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Comparative Law News

ARTICLE: Legal Modernity and Early Amerindian Laws

Juris Diversitas - Tue, 2014-04-15 10:21
The Indigenous Nations & Peoples Law eJournal has published "Legal Modernity and Early Amerindian Laws" by William Conklin. It is now available on SSRN.

This essay claims that the violence characterizing the 20th century has been coloured by the clash of two very different senses of legal authority. These two senses of legal authority correspond with two very different contexts of civil violence: state secession and the violence characterizing a challenge to a state-centric legal authority. Conklin argues that the modern legal authority represents a quest for a source or foundation. Such a sense of legal authority, according to Conklin, clashes such a view with the unwritten laws of early Amerindian traditional societies. Conklin argues further that by arguing that the Amerindian sense of legal authority has been concealed in the dominant modern sense of legal authority.
Categories: Comparative Law News

BOOK: Advanced Introduction To Comparative Constitutional Law

Juris Diversitas - Tue, 2014-04-15 10:20
Edward Elgar Publishing has recently published Advanced Introduction To Comparative Constitutional Law by Mark Tushnet.

Description Elgar Advanced Introductions are stimulating and thoughtful introductions to major fields in the social sciences and law, expertly written by some of the world’s leading scholars. Designed to be accessible yet rigorous, they offer concise and lucid surveys of the substantive and policy issues associated with discrete subject areas.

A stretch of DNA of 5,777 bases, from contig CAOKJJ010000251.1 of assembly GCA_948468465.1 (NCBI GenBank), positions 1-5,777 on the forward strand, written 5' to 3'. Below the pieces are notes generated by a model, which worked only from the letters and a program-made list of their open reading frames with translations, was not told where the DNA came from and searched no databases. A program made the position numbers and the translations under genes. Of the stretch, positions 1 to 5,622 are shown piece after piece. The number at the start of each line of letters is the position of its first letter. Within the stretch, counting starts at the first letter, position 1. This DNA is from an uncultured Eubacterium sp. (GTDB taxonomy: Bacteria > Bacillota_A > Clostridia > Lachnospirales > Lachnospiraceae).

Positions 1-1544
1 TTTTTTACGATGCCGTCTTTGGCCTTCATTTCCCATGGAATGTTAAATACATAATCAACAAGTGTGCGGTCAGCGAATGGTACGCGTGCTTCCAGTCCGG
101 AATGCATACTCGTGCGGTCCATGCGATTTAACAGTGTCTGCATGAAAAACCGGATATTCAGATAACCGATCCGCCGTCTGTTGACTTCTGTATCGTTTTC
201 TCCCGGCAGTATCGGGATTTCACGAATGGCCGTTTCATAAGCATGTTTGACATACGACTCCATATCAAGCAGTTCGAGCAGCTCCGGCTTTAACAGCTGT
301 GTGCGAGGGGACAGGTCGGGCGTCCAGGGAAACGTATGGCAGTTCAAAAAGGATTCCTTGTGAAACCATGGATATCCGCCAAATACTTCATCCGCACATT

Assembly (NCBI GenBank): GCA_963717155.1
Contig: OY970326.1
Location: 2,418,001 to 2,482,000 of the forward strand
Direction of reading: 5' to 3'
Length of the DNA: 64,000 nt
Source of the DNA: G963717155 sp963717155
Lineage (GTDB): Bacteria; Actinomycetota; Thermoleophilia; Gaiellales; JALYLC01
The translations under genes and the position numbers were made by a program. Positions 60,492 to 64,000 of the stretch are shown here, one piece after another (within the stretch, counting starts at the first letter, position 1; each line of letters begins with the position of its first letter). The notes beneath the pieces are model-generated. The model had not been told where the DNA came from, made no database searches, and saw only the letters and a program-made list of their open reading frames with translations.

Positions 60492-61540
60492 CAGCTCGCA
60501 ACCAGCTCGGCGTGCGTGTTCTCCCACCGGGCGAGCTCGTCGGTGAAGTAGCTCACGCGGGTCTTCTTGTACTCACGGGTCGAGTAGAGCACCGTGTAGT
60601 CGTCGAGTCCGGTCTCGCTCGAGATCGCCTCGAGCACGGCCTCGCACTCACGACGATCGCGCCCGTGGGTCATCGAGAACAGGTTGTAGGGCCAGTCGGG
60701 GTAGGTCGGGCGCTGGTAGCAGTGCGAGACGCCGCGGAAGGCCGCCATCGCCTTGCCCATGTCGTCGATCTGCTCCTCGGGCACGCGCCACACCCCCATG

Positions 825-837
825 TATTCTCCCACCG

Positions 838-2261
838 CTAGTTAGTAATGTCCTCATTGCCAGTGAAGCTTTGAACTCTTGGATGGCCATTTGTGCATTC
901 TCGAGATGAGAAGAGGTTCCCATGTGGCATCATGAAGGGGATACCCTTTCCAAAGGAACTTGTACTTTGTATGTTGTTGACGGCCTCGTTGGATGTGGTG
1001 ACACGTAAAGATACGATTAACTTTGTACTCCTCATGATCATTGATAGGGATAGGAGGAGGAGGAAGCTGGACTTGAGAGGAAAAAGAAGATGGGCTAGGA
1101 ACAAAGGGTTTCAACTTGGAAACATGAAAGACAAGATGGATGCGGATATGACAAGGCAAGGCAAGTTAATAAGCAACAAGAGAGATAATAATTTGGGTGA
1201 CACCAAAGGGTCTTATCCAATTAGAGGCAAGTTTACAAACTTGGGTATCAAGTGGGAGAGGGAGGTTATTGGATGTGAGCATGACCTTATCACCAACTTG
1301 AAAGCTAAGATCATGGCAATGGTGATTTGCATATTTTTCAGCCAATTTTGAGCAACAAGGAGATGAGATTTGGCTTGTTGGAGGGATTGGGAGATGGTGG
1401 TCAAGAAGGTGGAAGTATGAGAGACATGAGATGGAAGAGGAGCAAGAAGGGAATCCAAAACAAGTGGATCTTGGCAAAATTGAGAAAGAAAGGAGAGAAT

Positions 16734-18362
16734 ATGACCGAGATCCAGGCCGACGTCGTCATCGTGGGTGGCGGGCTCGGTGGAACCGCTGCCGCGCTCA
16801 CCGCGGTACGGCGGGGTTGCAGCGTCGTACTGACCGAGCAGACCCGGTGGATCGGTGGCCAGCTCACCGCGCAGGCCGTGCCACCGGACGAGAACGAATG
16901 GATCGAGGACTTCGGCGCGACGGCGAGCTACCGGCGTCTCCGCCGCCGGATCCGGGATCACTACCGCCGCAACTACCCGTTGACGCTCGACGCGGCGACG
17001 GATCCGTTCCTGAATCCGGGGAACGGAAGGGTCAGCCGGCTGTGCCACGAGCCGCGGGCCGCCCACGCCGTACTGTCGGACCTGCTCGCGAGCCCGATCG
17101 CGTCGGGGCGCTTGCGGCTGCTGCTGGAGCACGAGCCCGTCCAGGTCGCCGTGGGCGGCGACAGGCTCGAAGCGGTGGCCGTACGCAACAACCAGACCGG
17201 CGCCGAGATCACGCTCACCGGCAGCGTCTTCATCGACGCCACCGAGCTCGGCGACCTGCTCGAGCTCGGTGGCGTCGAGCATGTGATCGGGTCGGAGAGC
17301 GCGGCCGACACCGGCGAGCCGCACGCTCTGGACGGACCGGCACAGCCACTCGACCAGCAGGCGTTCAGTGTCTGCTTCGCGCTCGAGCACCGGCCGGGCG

Mark Tushnet, a world-renowned scholar of constitutional law, presents an introduction to comparative constitutional law through an analysis of topics at the cutting-edge of contemporary scholarship. His authoritative study investigates constitution making, including the problem of unconstitutional constitutional amendments; recent developments in forms of constitutional review, including ‘the battle of the courts’; proportionality analysis and its alternatives; and the emergence of a new ‘transparency’ branch in constitutions around the world. Throughout, the book draws upon examples from a wide range of nations, demonstrating that the field of comparative constitutional law now truly encompasses the world.

Contents